I have to disagree about the atheist comment. We are more focused on how the statue was built, not so much the weather and how such construction methods could be used on housing and hospitals and schools, etc. Now I cannot speak for the agnostics but a postcard would be nice

      November 13, 2013 at 10:43 am |
  16. tallulah13

    Trees are still standing, buildings are still standing, and the photo is so far away you can't really tell if the paint is damaged. Miracle? No. Spin? Yes.

    A real miracle would be if no people were killed. I would much rather the people remain unscathed than a statue. I guess it's all about priorities.

    November 13, 2013 at 9:59 am |
    • tallulah13

      And as Agnostickids asked, what is the statue made out of? The structures beside it look flimsy, yet their bare structures are still standing.

      November 13, 2013 at 10:02 am |
    • Opie L.

      If only that statue had an indoor area

      November 13, 2013 at 10:05 am |
    • Jeff Williams

      """I would much rather the people remain unscathed than a statue."""

      Very good point. Given the intensity of this storm, THAT would be worth considering as a miracle, even for an atheist.

      November 16, 2013 at 11:40 am |
  17. CNN Belief Blog Co-EditorCNN

    Many parts of Tanauan were destroyed, Agnostikids, including many buildings in this photo.

    And yes, we are trying to provoke a discussion - not for its own sake, but because we sincerely want to hear how people look at photos like these, and what they take away from them.

    November 13, 2013 at 9:52 am |
    • WhenCowsAttack

      Sure, "many parts of it were destroyed".

      Many are also very clearly still standing, as evidenced by the picture.

      Personally, I do not understand how anybody could take any meaning out of it at all.

      November 13, 2013 at 10:12 am |
    • Reader

      David Burke,

      While you're here - can you please fix the broken "Recent Comments" links on many of these articles? "Where was God in the Philippines", for one, and a whole bunch of others. Trying to find new replies is way too hard... I'm losing interest...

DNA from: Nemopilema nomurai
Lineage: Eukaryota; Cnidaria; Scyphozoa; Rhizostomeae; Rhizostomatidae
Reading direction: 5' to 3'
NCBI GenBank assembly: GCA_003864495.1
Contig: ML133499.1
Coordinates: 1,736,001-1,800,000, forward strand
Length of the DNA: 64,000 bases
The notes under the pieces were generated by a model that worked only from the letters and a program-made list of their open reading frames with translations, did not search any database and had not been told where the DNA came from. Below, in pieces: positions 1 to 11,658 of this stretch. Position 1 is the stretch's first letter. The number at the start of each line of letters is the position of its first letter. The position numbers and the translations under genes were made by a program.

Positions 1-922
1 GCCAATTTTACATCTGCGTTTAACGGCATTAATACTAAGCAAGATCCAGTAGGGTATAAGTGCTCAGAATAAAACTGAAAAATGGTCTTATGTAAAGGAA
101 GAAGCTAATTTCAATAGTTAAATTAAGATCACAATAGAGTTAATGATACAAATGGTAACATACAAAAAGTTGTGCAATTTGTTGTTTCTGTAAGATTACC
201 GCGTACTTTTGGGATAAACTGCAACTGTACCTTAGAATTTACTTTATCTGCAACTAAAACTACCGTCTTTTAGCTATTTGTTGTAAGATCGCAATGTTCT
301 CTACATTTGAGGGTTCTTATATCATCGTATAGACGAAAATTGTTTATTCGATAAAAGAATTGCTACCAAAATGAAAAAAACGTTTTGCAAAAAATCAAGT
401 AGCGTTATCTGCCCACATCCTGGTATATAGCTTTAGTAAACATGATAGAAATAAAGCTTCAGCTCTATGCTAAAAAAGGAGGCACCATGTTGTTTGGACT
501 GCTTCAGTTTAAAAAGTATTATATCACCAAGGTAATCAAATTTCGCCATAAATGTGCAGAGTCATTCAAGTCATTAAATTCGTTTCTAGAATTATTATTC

November 13, 2013 at 12:03 pm |
      • Doobs

        ^this

        November 13, 2013 at 12:10 pm |
    • Agnostickids

      @ CNN moderator...And yet you seem to be upset by my comment pointing out the lack of destruction AROUND the statue. Hmmm…how often do you people actually post? I must have almost ruined your story. Luckily there are plenty of people on here that LOVE to get into a good, nasty argument.

      Super good for the world. Keep up the bad work, go home and decide if you're making the world a better place or not. Really.

      November 14, 2013 at 9:27 am |
  18. Neo Atheist

    Proves nothing.

    November 13, 2013 at 9:51 am |
  19. Agnostickids

    Wait a minute…after posting my first comment…I looked at the picture again and realized that the houses behind the statue were still standing. Only a little destruction hit this particular town. Of course the statue wouldn't have been knocked over, especially if it was heavy.

    Geesh CNN belief…nice try. Why do you try to provoke people?

    November 13, 2013 at 9:35 am |
    • Madtown

      Yep, ratings ploy. Lots of comments = happy advertisers.

      November 13, 2013 at 10:13 am |
  20. Agnostickids

    It's a sign that the statue of jesus is VERY heavy…any mention of what it's made out of?

    November 13, 2013 at 9:33 am |
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The CNN Belief Blog covers the faith angles of the day's biggest stories, from breaking news to politics to entertainment, fostering a global conversation about the role of religion and belief in readers' lives. It's edited by CNN's Daniel Burke with contributions from Eric Marrapodi and CNN's worldwide news gathering team.